During his recent visit to South Africa, U.S. Deputy Special Presidential Envoy for Climate Jonathan Pershing essentially told Western investors to back away from oil and gas projects in Africa — or else.
“There’s a risk of regulatory … and financial activities, and I believe that’s getting more and more explicit,” Pershing said during a virtual media briefing.
“If you’re a company looking to make an investment in oil and gas, you have to ask yourself … am I going to be left with a stranded asset?” Pershing continued. “I would not bet very strongly on a fossil fuel future.”
With all due respect, Mr. Pershing, we have to disagree.
Not only is investing in African oil and gas projects a sound business practice that represents a significant opportunity for a positive return, but it’s also a way to have a meaningful, long-term impact on African businesses, communities, and individuals.
Threatening to penalize investors for being part of that is wrong.
American oil and gas companies, in particular, have a long tradition of being a force for good in Africa.
Instead of offering aid — which is a merely short-term fix that consistently fails to address the root causes of poverty in Africa — majors like ExxonMobil, Chevron, and General Electric have a legacy of empowering Africans. Because of their investments in Africa, millions of African people have gained job skills that position them and their families for financial stability well into the future.
Because of the investments, these companies have made in infrastructure, African communities have been able to deliver electricity to more people and lay the foundations for economic growth and diversification.
Has everything these companies have done been perfect? No, of course not. But their mistakes don’t negate the tremendous good they’ve done. And now, with the economic toll the COVID-19 pandemic has taken in Africa, our countries need American investors willing to partner with us more than ever. Africans need the well-paying job and training opportunities they can provide.
Indigenous African businesses need the partnership and knowledge-sharing opportunities they bring. And African governments need the revenue that international oil companies’ (IOCs’) projects produce — not to maintain the status quo, but to invest in a new future.
Oil and gas revenue will support continued efforts to eradicate the energy poverty impacting hundreds of millions of Africans. It will fund the infrastructure necessary for African countries to foster economic growth and diversification, to adopt new technologies, and to position themselves for a just transition to renewable energy usage and production when the timing is right.
Natural gas represents a particular opportunity for American investors and for Africans. Not only is natural gas the cleanest of the fossil fuels, but it is also abundant in Africa. Demand for natural gas is high around the globe today, and with Africa’s population surging, demand for domestic use is predicted to remain high for decades.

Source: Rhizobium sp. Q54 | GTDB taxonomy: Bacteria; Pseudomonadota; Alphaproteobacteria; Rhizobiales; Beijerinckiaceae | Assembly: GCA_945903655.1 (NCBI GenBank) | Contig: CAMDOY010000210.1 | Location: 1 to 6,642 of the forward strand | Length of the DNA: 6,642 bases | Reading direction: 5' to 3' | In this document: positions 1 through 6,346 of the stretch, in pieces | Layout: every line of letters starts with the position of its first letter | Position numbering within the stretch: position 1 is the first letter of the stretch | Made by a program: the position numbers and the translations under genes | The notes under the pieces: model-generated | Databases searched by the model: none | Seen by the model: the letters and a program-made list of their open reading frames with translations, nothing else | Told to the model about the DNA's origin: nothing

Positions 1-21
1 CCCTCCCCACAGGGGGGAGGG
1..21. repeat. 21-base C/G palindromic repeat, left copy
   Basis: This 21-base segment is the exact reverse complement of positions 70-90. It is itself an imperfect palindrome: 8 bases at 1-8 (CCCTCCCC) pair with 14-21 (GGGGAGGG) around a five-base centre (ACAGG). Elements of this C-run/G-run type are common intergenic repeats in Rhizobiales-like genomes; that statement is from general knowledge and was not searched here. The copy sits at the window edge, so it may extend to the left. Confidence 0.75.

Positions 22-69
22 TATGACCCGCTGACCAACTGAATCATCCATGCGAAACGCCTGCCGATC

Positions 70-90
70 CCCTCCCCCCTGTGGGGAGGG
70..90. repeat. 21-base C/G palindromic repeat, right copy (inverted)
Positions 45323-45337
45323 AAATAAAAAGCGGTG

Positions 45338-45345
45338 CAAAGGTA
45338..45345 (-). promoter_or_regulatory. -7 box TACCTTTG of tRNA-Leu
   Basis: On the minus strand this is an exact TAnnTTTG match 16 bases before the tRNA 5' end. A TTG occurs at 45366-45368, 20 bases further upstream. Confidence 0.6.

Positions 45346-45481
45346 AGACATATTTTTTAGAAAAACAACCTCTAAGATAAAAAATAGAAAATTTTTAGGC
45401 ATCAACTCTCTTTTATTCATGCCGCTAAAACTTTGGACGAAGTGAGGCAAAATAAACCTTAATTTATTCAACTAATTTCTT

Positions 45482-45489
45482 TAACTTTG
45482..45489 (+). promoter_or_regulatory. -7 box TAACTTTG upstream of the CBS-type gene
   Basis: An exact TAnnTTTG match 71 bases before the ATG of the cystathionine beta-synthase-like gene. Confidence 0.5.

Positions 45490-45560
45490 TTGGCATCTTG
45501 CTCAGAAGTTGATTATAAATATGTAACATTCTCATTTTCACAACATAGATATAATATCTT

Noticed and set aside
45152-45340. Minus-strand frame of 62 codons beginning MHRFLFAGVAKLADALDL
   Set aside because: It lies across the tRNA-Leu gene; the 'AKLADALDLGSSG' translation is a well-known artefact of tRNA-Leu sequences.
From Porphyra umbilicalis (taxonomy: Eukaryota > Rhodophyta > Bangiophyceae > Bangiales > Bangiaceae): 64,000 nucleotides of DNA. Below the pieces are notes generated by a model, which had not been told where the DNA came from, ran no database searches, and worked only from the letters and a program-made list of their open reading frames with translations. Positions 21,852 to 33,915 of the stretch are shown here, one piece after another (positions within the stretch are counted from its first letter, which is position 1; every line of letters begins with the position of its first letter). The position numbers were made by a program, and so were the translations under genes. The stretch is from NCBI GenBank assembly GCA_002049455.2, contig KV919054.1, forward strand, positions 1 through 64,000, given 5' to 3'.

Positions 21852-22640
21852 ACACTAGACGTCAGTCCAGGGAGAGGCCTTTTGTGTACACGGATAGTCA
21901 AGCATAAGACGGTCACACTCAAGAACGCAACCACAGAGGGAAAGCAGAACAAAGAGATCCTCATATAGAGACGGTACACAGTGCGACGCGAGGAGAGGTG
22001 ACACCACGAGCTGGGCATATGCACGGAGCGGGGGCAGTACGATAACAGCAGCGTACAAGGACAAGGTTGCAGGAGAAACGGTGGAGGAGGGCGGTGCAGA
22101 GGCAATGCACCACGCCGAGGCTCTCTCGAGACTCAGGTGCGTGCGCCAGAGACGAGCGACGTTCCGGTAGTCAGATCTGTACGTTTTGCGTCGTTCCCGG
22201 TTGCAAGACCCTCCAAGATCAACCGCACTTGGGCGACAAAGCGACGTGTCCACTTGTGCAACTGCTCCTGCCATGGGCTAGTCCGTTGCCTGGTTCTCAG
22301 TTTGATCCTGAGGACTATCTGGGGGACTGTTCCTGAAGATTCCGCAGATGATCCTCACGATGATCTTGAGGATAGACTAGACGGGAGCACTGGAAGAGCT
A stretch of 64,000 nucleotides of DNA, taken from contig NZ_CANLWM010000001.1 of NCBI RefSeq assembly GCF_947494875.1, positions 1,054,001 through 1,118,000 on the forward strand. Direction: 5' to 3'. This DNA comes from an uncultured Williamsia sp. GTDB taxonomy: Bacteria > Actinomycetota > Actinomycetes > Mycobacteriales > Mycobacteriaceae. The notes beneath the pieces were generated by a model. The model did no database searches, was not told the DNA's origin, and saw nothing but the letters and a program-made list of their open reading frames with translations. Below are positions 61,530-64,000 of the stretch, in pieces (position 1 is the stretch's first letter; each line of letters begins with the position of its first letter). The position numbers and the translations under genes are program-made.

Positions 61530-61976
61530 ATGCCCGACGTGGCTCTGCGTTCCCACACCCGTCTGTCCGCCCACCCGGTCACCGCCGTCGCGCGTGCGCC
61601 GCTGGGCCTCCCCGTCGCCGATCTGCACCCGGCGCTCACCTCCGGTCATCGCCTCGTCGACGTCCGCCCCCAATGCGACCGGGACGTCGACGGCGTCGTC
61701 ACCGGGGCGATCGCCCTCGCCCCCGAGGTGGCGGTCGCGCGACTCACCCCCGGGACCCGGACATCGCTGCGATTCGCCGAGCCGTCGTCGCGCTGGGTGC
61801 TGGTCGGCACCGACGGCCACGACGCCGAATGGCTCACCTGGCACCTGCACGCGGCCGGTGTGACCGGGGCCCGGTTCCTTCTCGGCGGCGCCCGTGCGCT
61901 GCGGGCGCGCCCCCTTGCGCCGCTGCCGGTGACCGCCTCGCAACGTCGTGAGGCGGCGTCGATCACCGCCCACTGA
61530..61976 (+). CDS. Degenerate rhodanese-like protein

All the more reason why investing in African oil and gas makes good business sense. Looking at the major African oil and gas discoveries made by such American corporations as ExxonMobil, Chevron, and Noble Energy (now owned by Chevron) in Angola, Equatorial Guinea, Ghana, Mozambique, Nigeria, and Senegal, we can see that IOCs have profited from their presence in Africa — and they can continue to do so.
And now, more African countries than ever have taken solid steps to make doing business in Africa easier for IOCs. Nations like Nigeria, Angola, the Republic of Congo, and Senegal have been implementing legislative and regulatory changes specifically designed to encourage government transparency, minimize red tape and risks for IOCs, promote environmentally friendly practices, and foster good oil and gas revenue management.
With that in mind, it would make more sense to encourage companies to invest in Africa’s oil and gas, not to pressure them to stop.
We realize that Western investors face significant pressures to stop investing in African oil and gas projects because of concerns about greenhouse gas emissions and climate change. The chamber supports a transition to renewable energy sources like wind, solar, and hydrogen power. But the zeal to safeguard the environment must be balanced with pragmatism. And efforts to protect the planet must be guided by respect and empathy for those whose daily lives will be impacted by those measures.
The fact is, even if Western investments come to a halt, our petroleum resources are not going to be left in the ground any time soon: The world still needs oil and gas, and renewable resources cannot adequately replace them, at least not yet.
If Western countries stop investing in African oil and gas projects, the resulting vacuum will be filled mostly by China, which already has a strong presence in Africa but is not known for a solid track record on human rights or environmental protection. The African Energy Chamber is working to build up an African energy industry founded upon good governance and free-market policies, one that protects our people and our environment. To continue doing that, we need foreign partners with the same values.
The time for investing in African oil and gas is not over, Mr. Pershing. The time is just right for it.
NJ Ayuk is Executive Chairman of the African Energy Chamber, CEO of pan-African corporate law conglomerate Centurion Law Group, and the author of several books about the oil and gas industry in Africa, including Billions at Play: The Future of African Energy and Doing Deals.